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I require to develop an machine learning algorithm to predict that if a secondary car battery should be connected to load at any given time of day based on the automobile usage profile of the user. (the output is either 1 or 0 , ON or OFF)

Some Background : My project car is equipped with a secondary battery which has to run a car Computer, LTE modem etc. So it is important that the battery is not connected to these loads all the time so as to extend the run time of the battery when the car is not in use( primary car battery charges the secondary battery when the car is running.) . These electronic parts are used for IOT operation, running alexa voice interaction etc.

So it is necessary to predict at what times user is using his car and switch the circuit ON before the driver actually gets in the car, So that it can start alexa voice interaction with user as soon as he enters the car without any delay( if it starts after user gets in , it will take some time before all the internet connections are up and running.).

Any suggestions on which existing machine learning algorithm I can use here? For the start I’m planning to predict the state based on the day, time and location only. For example if the time is 7.am, weekday, and the location is home, the car is usually ON to travel to office., if the time is 10.00am and the location is Office , the car is usually OFF.

Please help me with any ideas/ suggestions that can also improve the concept.

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  • $\begingroup$ You can use hidden Markov models. $\endgroup$ – user92178 Mar 22 '20 at 12:54
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You need to predict 2 classes (on/off). The first question is: Based on what data (exactly) this happens?

Problem statement

You do have some training data, so this is a supervised learning task. The algorithm choice really depends on the question what data exactly to need and what kind of patterns you expect to detect:

  • is the prediction based on a single user (data will be scarce then) or on multiple users (enough to determine similar users for predictions)
  • does it really suffice to consider Daytime + Week/Weekend? What about public holidays or seasons, where the usage behavior likely changes
  • Will vacation times impact the usage behaviour beyond date/time?

Picking an algorithm

Once you now based on which data you will recognise what kind of pattern you think about algorithms that fit well. For example: If you really only need time + weekday/weekend then very simple algorithms might do. Decisions trees for example (with simple rules as if weekday + 7.a.m. then turn on).

If rules need to be a lot more complex (and I think this is the case here) you might need a more complex model. I have very little experience with time based predictions but things like recurring neural networks come to mind which are heavily used for time based predictions (e.g. web analytics in order to find anomalies in usage patterns for any given point in time).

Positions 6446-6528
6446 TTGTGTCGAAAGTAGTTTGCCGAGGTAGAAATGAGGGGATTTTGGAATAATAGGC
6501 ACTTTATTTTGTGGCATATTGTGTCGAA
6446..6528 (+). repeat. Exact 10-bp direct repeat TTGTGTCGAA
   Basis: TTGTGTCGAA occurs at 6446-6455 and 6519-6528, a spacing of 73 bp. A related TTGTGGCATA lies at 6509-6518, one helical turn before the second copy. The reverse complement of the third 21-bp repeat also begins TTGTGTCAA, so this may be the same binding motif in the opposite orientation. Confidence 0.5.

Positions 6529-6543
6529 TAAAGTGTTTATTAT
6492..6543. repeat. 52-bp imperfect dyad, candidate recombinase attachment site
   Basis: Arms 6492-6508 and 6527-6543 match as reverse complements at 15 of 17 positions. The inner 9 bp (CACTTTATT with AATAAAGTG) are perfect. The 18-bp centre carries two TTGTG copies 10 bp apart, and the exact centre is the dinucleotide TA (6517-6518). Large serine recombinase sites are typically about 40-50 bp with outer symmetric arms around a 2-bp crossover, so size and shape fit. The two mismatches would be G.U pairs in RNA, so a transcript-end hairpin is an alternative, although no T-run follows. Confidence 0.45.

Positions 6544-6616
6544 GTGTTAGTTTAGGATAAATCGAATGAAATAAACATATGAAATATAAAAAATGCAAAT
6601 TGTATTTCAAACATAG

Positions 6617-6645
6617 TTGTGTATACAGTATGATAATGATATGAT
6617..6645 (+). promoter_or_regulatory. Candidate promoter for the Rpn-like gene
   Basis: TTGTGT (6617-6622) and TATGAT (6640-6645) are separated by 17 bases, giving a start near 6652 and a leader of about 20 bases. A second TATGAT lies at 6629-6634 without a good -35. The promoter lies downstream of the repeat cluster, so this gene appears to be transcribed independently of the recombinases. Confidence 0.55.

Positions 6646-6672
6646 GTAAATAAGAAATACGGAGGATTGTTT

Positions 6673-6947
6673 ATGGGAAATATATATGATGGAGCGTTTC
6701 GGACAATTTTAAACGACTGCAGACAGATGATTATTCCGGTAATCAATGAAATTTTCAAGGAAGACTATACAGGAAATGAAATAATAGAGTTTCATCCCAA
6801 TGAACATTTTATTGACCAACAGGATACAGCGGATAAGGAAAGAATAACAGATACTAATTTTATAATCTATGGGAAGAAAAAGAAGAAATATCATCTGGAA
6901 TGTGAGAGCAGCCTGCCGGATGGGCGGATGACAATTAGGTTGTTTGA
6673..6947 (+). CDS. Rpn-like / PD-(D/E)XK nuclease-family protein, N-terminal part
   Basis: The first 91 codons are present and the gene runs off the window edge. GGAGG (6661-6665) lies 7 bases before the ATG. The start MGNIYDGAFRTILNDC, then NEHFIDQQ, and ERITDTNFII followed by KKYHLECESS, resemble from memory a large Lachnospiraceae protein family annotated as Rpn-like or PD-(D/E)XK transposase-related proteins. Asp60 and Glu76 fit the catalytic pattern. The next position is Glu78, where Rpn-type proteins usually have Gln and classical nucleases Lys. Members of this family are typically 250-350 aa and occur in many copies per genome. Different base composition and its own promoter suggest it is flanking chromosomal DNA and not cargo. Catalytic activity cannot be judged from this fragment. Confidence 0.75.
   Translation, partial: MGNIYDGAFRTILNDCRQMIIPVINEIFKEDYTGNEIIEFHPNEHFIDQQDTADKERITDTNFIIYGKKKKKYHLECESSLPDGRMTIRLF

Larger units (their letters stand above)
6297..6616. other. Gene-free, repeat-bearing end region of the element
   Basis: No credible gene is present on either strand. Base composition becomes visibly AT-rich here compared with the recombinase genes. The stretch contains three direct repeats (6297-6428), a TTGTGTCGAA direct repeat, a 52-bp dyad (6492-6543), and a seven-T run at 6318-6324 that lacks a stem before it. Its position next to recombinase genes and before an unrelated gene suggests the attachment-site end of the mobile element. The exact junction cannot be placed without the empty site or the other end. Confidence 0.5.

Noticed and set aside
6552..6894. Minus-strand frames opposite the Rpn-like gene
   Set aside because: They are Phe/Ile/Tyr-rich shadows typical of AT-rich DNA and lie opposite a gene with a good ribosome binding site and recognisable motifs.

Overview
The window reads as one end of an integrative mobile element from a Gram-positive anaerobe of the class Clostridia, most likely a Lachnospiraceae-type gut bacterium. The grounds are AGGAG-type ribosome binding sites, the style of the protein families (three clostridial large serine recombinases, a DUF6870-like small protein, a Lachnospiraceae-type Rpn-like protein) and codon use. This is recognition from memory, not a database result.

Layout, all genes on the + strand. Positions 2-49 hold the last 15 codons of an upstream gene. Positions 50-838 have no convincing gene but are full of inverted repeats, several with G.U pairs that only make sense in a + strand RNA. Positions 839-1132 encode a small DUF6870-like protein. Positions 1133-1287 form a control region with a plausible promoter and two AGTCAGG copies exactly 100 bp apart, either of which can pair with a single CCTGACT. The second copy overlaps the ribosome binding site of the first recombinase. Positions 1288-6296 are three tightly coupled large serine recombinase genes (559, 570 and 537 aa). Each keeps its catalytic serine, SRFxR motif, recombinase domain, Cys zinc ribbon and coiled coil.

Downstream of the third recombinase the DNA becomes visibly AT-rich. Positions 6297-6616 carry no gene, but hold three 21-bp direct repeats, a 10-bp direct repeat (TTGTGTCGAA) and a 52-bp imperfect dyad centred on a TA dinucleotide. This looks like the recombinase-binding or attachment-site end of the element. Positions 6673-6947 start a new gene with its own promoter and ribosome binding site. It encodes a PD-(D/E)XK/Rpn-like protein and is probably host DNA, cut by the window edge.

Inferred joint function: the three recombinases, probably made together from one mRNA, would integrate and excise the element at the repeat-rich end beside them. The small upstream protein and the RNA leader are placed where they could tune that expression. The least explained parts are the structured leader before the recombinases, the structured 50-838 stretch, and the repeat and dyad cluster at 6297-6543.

Concerns

Your problem sounds like you need a very accurate prediction (minute-wise accuracy) while the actual user behaviour will be a bit more random (some times earlier, some times later). Many algorithms try to reduce an error which often leads to in-between values if the actual time of an event fluctuates around a mean value.

When using neural networks you can influence how the error is calculated and you can train it in order to favour one kind of error (being early) over another. This makes it more complex, and requires that being "too early" is not an issue (or that the user is always very reliable).

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  • $\begingroup$ Good way of answering, if possible try shortening it. I liked your answer though. $\endgroup$ – Toros91 Jan 16 '18 at 9:30
  • $\begingroup$ I totally agree on considering holidays and daytime. And about the prediction , I don’t require minute wise prediction . I can manage to keep it turn ON for a 15 minute window (So its like i want to know if the car is ON between 7 - 7.15.) In my mind i want to work out something like this : To predict Thursday 7.00am status I need to consider the status at 7am on last few days (say Wednesday and Tuesday) and status on last week Thursday same time. $\endgroup$ – George Jan 16 '18 at 9:31
  • $\begingroup$ . In this way I can find out if he car is (or not) in use recently and also I can see days which he does not use at all the( For example Saturday: looking previous weekdays, car might be in use, but also checking the status of car last Saturday, I can get a better picture , like he is not driving at all on Saturdays.) .I will do some research on your algorithm suggestions and data collection. $\endgroup$ – George Jan 16 '18 at 9:32
  • $\begingroup$ @Toros91: Thanks for your feedback. I tried to make it less wordy, it really is too verbose. $\endgroup$ – Gegenwind Jan 16 '18 at 9:57
  • $\begingroup$ @George: I think a more detailed problem/behavior description would be a very good start. Using last weeks is good to avoid seasonal effects (if there are any) but it also reduces the amount of data you have. Do you already have some data? Looking at the dataset will tell you a lot about your needs for the algorithm. $\endgroup$ – Gegenwind Jan 16 '18 at 9:59

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